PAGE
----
Hamilton attendees, from left: Hayoung (Stephana) Lim, Isabella Bossi, Sophie Menashi, Julia Opatrny, Eseosa (Sosa) Asiruwa, Niamh Fitzpatrick, Lia Jundt, Grace Woolfson, Ines Ayara, Paige Rossi, Emma Yanco, Dave Perkins.

Exploring their computer science interests with a network of 18,000 other participants, 11 Hamilton students attended the Grace Hopper Celebration (GHC) of Women in Computing Conference held in Orlando, Fla., on Oct. 4 - 6.

Founded in 1994, GHC is inspired by the works of Rear Admiral Grace Murray Hopper, a pioneer of computer programming. The annual gathering is designed to bring together women in technology and engineering, offering them panel discussions, research presentations, networking opportunities, and overall, a welcoming community of passionate, female professionals.

Visiting Assistant Professor of Computer Science Dave Perkins extended an offer to any interested students and led the group to the conference. The 10 students varied in year and major.

Hayoung Lim ’21 wasted no time accepting the invitation to the conference, seeing it as an opportunity to guide her future as a young computer scientist. Having never attended such a large conference with so many skilled experts, she was blown away by the amount of intellectual research, new technology, and inspiring stories.

“I gained insight as to what kind of work I would like to do in the future, and experienced some of the newest technology around, such as HP's nail printer and Microsoft's MR simulation,” Lim commented. “My favorite part of the conference was the career fair. While peeking into each booth at the fair, I got to encounter a wide range of women interested in computer science, from college juniors to Ph.D. graduates, and heard their field experiences, which I couldn't really learn during class.”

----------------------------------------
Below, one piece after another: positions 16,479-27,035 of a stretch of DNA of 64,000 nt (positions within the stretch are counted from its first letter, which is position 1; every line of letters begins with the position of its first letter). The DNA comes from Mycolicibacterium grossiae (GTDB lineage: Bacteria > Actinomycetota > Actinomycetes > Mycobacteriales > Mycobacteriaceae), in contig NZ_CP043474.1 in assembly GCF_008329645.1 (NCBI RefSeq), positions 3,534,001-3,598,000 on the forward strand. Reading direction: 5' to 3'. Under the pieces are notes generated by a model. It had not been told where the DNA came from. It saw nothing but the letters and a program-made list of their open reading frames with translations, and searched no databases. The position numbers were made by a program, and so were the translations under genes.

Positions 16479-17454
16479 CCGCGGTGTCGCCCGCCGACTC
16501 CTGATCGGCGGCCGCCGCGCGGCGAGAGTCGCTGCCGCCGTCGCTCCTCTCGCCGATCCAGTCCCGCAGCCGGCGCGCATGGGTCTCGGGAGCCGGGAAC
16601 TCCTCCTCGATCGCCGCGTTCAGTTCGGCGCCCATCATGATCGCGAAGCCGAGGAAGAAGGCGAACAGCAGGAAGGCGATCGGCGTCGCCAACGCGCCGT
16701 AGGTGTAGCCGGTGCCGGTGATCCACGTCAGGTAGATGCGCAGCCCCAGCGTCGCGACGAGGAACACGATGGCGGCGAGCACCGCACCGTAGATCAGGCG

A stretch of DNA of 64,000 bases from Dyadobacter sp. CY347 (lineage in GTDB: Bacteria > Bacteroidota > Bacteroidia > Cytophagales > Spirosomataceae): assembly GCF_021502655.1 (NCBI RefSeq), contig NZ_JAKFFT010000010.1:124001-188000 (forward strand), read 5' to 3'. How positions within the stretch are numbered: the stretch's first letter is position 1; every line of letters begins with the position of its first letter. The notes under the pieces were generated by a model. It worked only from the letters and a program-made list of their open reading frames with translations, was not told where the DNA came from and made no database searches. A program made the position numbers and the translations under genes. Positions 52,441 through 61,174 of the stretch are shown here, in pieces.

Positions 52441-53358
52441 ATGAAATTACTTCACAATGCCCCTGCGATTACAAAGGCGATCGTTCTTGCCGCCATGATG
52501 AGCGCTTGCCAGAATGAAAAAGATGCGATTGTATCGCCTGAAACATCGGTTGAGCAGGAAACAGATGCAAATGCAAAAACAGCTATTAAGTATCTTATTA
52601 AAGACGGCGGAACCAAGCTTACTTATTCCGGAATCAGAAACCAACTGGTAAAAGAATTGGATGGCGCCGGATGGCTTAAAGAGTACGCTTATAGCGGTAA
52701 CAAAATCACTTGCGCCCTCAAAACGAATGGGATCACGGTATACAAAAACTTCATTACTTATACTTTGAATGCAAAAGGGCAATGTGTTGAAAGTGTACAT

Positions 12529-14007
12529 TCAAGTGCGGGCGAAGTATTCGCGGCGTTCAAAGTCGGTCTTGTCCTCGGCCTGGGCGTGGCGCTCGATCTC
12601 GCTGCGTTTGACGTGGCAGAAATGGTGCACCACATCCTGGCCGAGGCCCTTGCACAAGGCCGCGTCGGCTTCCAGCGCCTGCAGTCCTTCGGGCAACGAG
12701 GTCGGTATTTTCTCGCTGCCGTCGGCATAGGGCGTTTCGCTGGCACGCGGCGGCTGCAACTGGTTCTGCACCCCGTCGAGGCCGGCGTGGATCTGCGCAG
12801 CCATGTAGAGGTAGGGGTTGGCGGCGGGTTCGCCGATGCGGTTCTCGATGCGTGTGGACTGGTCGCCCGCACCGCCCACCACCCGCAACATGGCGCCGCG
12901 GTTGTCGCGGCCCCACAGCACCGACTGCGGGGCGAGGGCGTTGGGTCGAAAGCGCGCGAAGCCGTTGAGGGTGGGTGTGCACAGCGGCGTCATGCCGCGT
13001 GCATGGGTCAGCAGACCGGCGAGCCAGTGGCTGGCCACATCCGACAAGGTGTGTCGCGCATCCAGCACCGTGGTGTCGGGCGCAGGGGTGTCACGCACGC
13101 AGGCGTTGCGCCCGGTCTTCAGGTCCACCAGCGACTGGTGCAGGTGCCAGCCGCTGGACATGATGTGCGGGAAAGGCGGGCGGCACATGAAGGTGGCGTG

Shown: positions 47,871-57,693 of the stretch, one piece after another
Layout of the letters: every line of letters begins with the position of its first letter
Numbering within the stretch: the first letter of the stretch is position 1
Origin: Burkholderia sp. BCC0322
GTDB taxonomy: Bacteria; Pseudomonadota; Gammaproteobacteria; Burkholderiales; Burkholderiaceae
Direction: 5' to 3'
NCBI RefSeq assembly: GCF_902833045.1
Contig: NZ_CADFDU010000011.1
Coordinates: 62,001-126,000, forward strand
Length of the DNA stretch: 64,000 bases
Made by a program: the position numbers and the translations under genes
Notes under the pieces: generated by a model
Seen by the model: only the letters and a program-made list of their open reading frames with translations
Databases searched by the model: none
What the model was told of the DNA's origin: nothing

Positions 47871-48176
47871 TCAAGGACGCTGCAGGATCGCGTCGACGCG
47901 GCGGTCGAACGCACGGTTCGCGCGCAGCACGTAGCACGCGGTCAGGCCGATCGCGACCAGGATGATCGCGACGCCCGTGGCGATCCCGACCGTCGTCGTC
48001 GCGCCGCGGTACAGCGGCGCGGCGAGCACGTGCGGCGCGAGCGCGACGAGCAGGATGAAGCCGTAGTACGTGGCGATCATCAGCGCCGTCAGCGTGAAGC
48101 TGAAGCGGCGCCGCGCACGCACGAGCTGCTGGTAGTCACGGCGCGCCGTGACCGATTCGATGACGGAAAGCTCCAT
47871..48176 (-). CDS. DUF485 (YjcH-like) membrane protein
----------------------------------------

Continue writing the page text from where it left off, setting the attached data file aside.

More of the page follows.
Similarly, Eseosa Asiruwa ’18 was amazed by the different learning opportunities available at the conference, including workshops on “Imposter Syndrome” and System Design, as well as a social celebration for African American Women in Computing. She also learned about how to approach and study for technical interviews, in addition to topics such as trans issues, being a working parent, and how to ask for a raise, even though they didn’t pertain to her specifically.

As a computer science major, Asiruwa recalls how instrumental Hamilton’s Computer Science Department was when shaping her interest in the field.

“Before coming to Hamilton, I was pre-med and wanted to study biology. Through some exploration, I stumbled upon the Intro to Computer Science course and never looked back,” Asiruwa said. “I really fell in love with my courses and having professors who were just as excited to teach these subjects as I was to learn about them only helped.”

With conferences such as GHC, Asiruwa and other students have a number of opportunities to explore their interests, and continuously prepare themselves for a future after Hamilton.

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